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Author: Subject: Cyclone Dust Remover - Build your own Cyclone Dust Remover
Lambda
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[*] posted on 12-2-2010 at 10:51
Cyclone Dust Remover - Build your own Cyclone Dust Remover


Cyclone Dust Remover - Build your own Cyclone Dust Remover





Marco's Cyclone (aka The Nordic Sucker):
http://www.elisanet.fi/dncmrc/cyclone.htm

Note:

The Links that were give to Bill Pentz's OLD Website Cyclone Index (http://cnets.net/~eclectic/woodworking/cyclone/index.cfm) and Pages, are NOT working anymore !

Bill Pentz has a NEW Website !!:
http://www.billpentz.com/

And the Cyclone Index Page Link can now be found Here:
http://billpentz.com/woodworking/cyclone/index.cfm

Introduction:

I have always been bored about having my little shop permanently dusted from occasional use of power tools (usually sanding or sawing). In summer it is usually viable to move outdoors the table saw (!) but if it's raining or snowing it's just a mess.

It was autumn 2003 and my renovation project was complete. I was left with a wood dust collector that had been great to pump building dust outdoors but was a poor performer with its original filter bag (see Dust management for do-it-yourself building: http://www.elisanet.fi/dncmrc/dust.htm). It simply let all the fine dust through, namely the most dangerous one for my lungs.

After reading a lot on the Internet, especially Bill Pentz pages (which I kindly recommend: http://www.billpentz.com/) I understood that even a better (read pricey) bag wouldn't have helped. I decided to modify my basic dust collector by adding a cyclone at its intake and a cartridge filter at its exhaust. The cyclone would capture all solid particles and coarse dust, the impeller would pump only almost-clean air and the cartridge filter would retain the finest dust.

I don't have my shop in a two-car garage, with several woodworking tools scattered all around: my shop is only some 12 m2. Two meters of flexible suction hose were enough for me and I was confident that my 550 W dust collector was up to the task.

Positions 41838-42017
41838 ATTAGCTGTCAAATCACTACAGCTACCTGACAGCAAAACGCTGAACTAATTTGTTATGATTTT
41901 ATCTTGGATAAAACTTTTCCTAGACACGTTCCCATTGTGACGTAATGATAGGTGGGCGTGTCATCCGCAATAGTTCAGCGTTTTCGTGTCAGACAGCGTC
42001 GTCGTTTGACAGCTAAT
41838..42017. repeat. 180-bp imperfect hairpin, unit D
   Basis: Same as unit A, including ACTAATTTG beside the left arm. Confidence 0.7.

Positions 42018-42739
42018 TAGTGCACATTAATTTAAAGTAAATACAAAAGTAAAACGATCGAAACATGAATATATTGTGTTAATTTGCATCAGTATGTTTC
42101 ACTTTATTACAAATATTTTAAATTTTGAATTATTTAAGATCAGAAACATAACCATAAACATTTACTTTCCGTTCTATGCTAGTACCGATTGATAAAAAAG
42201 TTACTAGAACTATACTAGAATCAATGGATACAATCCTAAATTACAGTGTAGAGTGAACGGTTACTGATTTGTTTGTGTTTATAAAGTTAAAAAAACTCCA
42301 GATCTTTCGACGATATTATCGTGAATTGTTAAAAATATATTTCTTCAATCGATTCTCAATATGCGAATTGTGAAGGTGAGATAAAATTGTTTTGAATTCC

Cyclone links:

Bill Pentz Personal Web Pages - Home:
http://www.billpentz.com/

Bill Pentz Cyclone Index Page:
http://billpentz.com/woodworking/cyclone/index.cfm

Steve Cater's Cyclone Project:
http://billpentz.com/woodworking/Cyclone/Steve%20Cater%20Cyc...
http://web.ripnet.com/~scater/Cyclone.htm

Lambda

[Edited on 13-2-2010 by Lambda]
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watson.fawkes
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[*] posted on 12-2-2010 at 11:56


Quote: Originally posted by Lambda  
Bill Pentz Personal Web Pages - Home:
http://www.billpentz.com/
I can second the recommendation for this site. It's quite good about ventilation. The only thing to be careful of is that dust collection requires a minimum duct velocity (a linear measure) to keep particles suspended, whereas a fume hood seeks a target face velocity at the hood, which translates to a volumetric measure of air flow. That difference in goals aside, most of the other issues are in common.
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Lambda
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[*] posted on 12-2-2010 at 19:39


Bill Pentz has indeed done some very exhaustive work on Cyclone Designing, and a pretty good job in presenting his efforts on his Website too.

Bill Pentz Personal Web Pages - Home:
http://www.billpentz.com/

Bill Pentz Cyclone Index Page:
http://billpentz.com/woodworking/cyclone/index.cfm


Quote: Originally posted by watson.fawkes  

... The only thing to be careful of is that dust collection requires a minimum duct velocity (a linear measure) to keep particles suspended, whereas a fume hood seeks a target face velocity at the hood, which translates to a volumetric measure of air flow. That difference in goals aside, most of the other issues are in common.


And in order to obtain maximum efficiency above those minimum duct velocity conditions, the following Article addresses;

Operating Cyclones at the proper entrance velocity is important to maximize their dust collection efficiency and because fan motors pushing air through cyclones consume a significant portion of the energy used by a modern cotton gin.

Obtained from: http://www.cotton.org

Entrance Velocity Optimization for Modified Dust Cyclones - By Paul A. Funk, S. Ed Hughs & Greg A. Holt (JCS04-178).pdf

http://www.cotton.org/journal/2000-04/3/upload/jcs04-178.pdf

Lambda
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